Then around 11:00 a.m. on June 11th, we got to know that my father was arrested as the mastermind and one of the prime suspects. This is also something we did not find out from the police, but instead from sensational headlines on right-wing media channels. The entire day of June 11th was spent still worrying about where my mother and sister were and what the police were doing with them.
Then at around 08:00 p.m. on June 11th, we got a call from my mother who, in a very distressed and hurried voice asked us to vacate the house because the police said that they wanted to demolish our house.
We were not served any notice until then. It was at 11:00 p.m. when the police posted a notice on the main gate of our house saying that we must vacate our house by 11:00 a.m. the next morning. They said that the police and development authorities will then come and demolish it, citing that it was illegally constructed. We had never been given any notice before this particular notice, and in fact, even this notice was never given to us — it was just posted on our gate.
We had been paying our house tax, our water taxes, and all of our utility bills. Everything was registered on this house, and we had been paying all these taxes. We were never told that our house was illegally constructed or anything of that sort. We were never served any notice before this. This was just a way to punish my father for being an active local member of the Muslim community. I must point out that the house that was demolished is not my father’s house, it belongs to my mother. My mother pays all the taxes, my mother pays the water tax, the house tax, electricity bills, and everything else.
Allahabad development authorities were hand-in-glove with the law enforcement to illegally demolish our house. They then went on to fabricate things to incriminate my father and to also make me a suspect of the violence that happened in Allahabad.
It is an alarming trend that is being noticed in India where law enforcement, the government, and development authorities, arbitrarily, unjustly, illegally, and lawlessly demolish Muslim households. They also punish and incarcerate Muslims for no crime at all. The same thing has happened to me and my family. We are being punished.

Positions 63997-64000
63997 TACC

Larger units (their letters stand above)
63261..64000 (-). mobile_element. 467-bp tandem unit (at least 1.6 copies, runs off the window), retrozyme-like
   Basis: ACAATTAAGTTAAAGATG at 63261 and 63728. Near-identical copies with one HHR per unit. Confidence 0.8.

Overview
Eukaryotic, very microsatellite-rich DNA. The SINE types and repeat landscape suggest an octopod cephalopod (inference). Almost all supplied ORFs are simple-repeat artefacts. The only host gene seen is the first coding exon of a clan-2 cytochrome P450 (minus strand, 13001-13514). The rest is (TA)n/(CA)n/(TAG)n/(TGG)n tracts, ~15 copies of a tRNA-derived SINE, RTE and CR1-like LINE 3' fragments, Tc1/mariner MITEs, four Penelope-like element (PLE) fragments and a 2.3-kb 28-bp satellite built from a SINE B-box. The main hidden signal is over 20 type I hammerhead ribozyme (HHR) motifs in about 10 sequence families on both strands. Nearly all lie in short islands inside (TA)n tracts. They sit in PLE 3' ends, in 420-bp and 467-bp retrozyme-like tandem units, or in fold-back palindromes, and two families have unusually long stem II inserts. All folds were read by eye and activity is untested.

There is collective punishment for the entire Muslim community which says that you cannot speak up, that you should not speak up, and that you should not be concerned about the rising intolerance against your community. They want Muslims to feel that they should not take a stand against laws like the Citizenship Amendment Act that is not just unconstitutional, but inhumane and violate all sorts of human rights.
The way the law enforcement has incriminated my father and the way that the right-wing media has portrayed my father points a finger in only one direction. That is towards some conspiracy that is being planned to punish the Muslims who are vocal, who are concerned about community issues, and who actively work to solve community issues. By punishing them, the government can teach a lesson to everyone in the Muslim community.
I urge everyone to not just speak up about this but to hold authorities and law enforcement and governments accountable for the arbitrary and lawless power that they exercise over Muslim bodies, Muslim houses, and Muslim lives.
The above remarks were made by Afreen Fatima on June 15, 2022, as part of Congressional Briefings series organized by 18 U.S.-based civil rights organizations.
(Top photo by Thoufeeq K. Courtesy, religionunplugged.com)
Afreen Fatima is a former president of the students’ union of Women’s College, Aligarh Muslim University. She was at the forefront of the anti-Citizenship Amendment Act protests of 2019, protesting against the BJP’s anti-Muslim citizenship policy. She has also led protests against the Karnataka state’s ban on hijabs in schools. Due to her outspoken and unabashed criticism of Hindu nationalism and the Modi regime, her home was recently bulldozed by authorities in Uttar Pradesh.